I have to admit though that I did have my bad moments. It wasn’t homesickness. Of course you have your language frustration, but that’s all better now. I don’t know why but learning new words just comes faster now. I don’t have to repeat the word a million times, use it in a sentence, and etc.. It just clicks now. I followed the advice of Michelle Williams before I left and bought a French workbook before I left. A big wink and elbow nudge out to all future outbounds on that subject. Also, I made lots of friends with the Bublicious Bubblegum I brought over with me and my amazing bubble-blowing skills. Thanks Michelle! Anyways, the only other problem was that after I changed families I basically had three weeks straight with no weekends so I was utterly tired in all senses, but you can take a day off to recuperate and all is well afterwards. You’ll have those days. It’s part of the experience.
My classes of Course Orientation are over. I felt so alive while doing that. It was in the wild! It always looked like a scene out of Lord of the Rings. It was like a hobbit would pop out of the bushes at any moment. What made it even more ironic was that my partner was named Sam. Every Friday afternoon I would come home with new battle scars from falling into blackberry bushes or slipping on some rocks. I love my P.E. class. Now I’m doing Judo…with the kimono and everything! It’s not something I expected to learn in France so it’s even more incredible.
Another project that I’ve been doing on the side is accompanying my friends to see the things they do after school. I went to watch the volleyball game of my first host brother’s girlfriend and I ended up being the referee! Apparently you’re allowed to kick the ball while playing, but only with one foot. I went to drama practice with another friend and I was a conductor to a human organ (musical, not the kind in your body). I went to a handball match. Of course I keep visiting art expositions. The next weekend I think I’ll watch a game of tennis. Doing this I get to meet lots of people and it’s another way to learn about the culture.
Today I went with my Rotary counselor and we ran with his sportive club for the Téléthon. The Téléthon is a weekend in France where everyone tries to do something for the greater good and then they reflect about it. Our cause was specifically to raise money for the handicapped. I ran 5 kilometers. It wasn’t the Tour de France, but at least I did something. This nation-wide effort is one of the many ideas I would like to share the U.S..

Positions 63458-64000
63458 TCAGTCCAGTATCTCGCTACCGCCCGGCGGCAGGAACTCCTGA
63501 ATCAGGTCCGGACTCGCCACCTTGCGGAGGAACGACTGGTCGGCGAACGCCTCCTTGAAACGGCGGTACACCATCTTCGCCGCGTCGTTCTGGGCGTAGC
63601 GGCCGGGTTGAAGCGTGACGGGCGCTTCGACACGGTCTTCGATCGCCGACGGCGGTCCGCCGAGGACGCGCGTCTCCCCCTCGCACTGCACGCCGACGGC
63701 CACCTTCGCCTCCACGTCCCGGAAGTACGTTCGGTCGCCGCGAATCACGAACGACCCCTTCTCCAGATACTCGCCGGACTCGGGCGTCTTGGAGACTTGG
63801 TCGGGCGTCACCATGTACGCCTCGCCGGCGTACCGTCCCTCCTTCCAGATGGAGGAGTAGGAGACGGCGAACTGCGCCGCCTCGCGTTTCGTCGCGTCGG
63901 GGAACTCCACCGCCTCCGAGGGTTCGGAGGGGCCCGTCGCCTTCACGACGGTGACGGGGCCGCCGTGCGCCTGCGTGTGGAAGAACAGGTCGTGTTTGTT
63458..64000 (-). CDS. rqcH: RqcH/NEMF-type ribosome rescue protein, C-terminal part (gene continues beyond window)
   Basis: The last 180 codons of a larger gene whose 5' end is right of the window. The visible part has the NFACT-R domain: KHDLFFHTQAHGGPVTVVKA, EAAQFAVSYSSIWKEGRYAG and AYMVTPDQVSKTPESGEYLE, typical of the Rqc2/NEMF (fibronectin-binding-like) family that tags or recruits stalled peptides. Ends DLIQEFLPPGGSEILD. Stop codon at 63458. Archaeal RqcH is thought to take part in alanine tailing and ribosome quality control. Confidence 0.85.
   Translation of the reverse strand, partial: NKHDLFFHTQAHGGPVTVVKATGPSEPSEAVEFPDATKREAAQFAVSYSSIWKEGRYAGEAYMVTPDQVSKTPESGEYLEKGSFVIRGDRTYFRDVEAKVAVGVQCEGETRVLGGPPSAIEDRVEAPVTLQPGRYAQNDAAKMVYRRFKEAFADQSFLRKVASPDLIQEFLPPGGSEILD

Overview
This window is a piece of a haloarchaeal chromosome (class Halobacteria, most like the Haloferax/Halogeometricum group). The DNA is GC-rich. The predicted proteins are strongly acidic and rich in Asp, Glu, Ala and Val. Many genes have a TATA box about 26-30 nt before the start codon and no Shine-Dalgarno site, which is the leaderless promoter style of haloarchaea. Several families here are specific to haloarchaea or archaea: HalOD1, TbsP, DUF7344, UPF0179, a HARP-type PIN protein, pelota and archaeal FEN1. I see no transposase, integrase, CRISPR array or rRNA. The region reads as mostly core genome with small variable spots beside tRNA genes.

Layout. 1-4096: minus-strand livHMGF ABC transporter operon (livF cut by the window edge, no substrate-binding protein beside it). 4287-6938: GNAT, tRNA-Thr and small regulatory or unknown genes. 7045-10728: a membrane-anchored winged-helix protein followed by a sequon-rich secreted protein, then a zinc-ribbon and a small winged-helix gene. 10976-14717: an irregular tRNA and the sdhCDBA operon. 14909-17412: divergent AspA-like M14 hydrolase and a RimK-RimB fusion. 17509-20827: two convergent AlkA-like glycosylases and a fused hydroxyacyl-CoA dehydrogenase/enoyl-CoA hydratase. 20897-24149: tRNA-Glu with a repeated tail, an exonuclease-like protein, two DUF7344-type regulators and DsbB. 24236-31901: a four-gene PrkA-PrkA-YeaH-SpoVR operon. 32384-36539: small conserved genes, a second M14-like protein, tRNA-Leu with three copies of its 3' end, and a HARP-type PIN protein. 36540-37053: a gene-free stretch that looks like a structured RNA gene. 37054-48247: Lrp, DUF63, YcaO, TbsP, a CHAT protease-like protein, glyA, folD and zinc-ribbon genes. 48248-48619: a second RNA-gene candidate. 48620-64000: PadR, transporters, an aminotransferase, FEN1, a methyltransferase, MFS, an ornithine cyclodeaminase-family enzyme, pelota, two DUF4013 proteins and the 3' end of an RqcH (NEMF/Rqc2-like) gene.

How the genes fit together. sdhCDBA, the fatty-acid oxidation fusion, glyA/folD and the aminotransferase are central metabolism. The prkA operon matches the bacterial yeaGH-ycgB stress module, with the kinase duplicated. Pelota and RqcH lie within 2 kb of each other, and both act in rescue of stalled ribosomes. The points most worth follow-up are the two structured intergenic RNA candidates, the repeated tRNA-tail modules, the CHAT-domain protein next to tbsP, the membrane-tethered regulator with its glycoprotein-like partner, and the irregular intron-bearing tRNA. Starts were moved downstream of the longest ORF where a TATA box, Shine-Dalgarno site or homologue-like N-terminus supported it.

Also now I help my school every Tuesday and I help teach English to ten and eleven-year-olds. One day we were working with verbs and the students had to choose a verb for what they could do with a bus. One of them shouted “burn”! I said, “No, I don’t think you should do that, sorry.” Then the English teacher said, “No, we’re burn busses in France. It’s fine.” Just little things like that make my day. It keeps me smiling.
Well I know this blog has become a lot longer than I expected. I should probably submit it sooner next time. Tomorrow I’m going to Thiers and the only journeys that are officially planned are with the Rotary so my future plans are very vague right now. The end “fluent month four” is coming to a close soon and it used to scare me, but I’m feeling confident now.
February 10 Journal
I have seen twenty-one movies in the past six days. They were short films, of course, and I saw so many because the world-wide short film festival is held in the city where I live. This year is its 30th anniversary. This past week has been something amazing which I know I will come back to do again. It’s unforgettable. The festival is organized by genre, theaters, and séances. There’s usually about 5 films per séance (a viewing) and the five you watch are in the same category (International, France, Regional, Contemporary, etc.). All the viewings are spread across town in over 10 theaters, I think, and they all have different schedules every day. Each séance is shown one time per day. The organization sounds crazy, but it makes it all the merrier. Sometimes you’ll see a large group of people running from one theater to the next to see the next séance in time. I love this spirit.
The atmosphere downtown is incredible. People from around the world have gathered here. It’s like a major Rotex for film junkies. The base of it is at La Maison de Le Culture where they have tons of stuff to buy and it’s where all the film crews and directors hang out. I even got to talk to an actor in a film I saw! Everyone is here for the love of movies and I don’t think I’ve been so happy to live where I live. I’m so lucky!
I changed host families last weekend. I live about 30 minutes away from my school so I have to take a coach bus every morning. That makes 3 different types of transportation that I take now: coach bus, train, and bus. It’s definitely a big change from having my own car, but I think I can say now that I’ve adapted to it and I know my way around the city (except for last Monday when I took the bus in the wrong direction so I missed my dance class, but otherwise I’m doing pretty well). I also hang out a lot more downtown since my coach bus only comes downtown 2 times a day. I discovered so much from this, taken all the roads I haven’t taken. There’s too many to list! It’s a long leap away from the life I had in Keystone where you either go to Gainesville or Starke to find something to do…and that’s only if you have money to spare!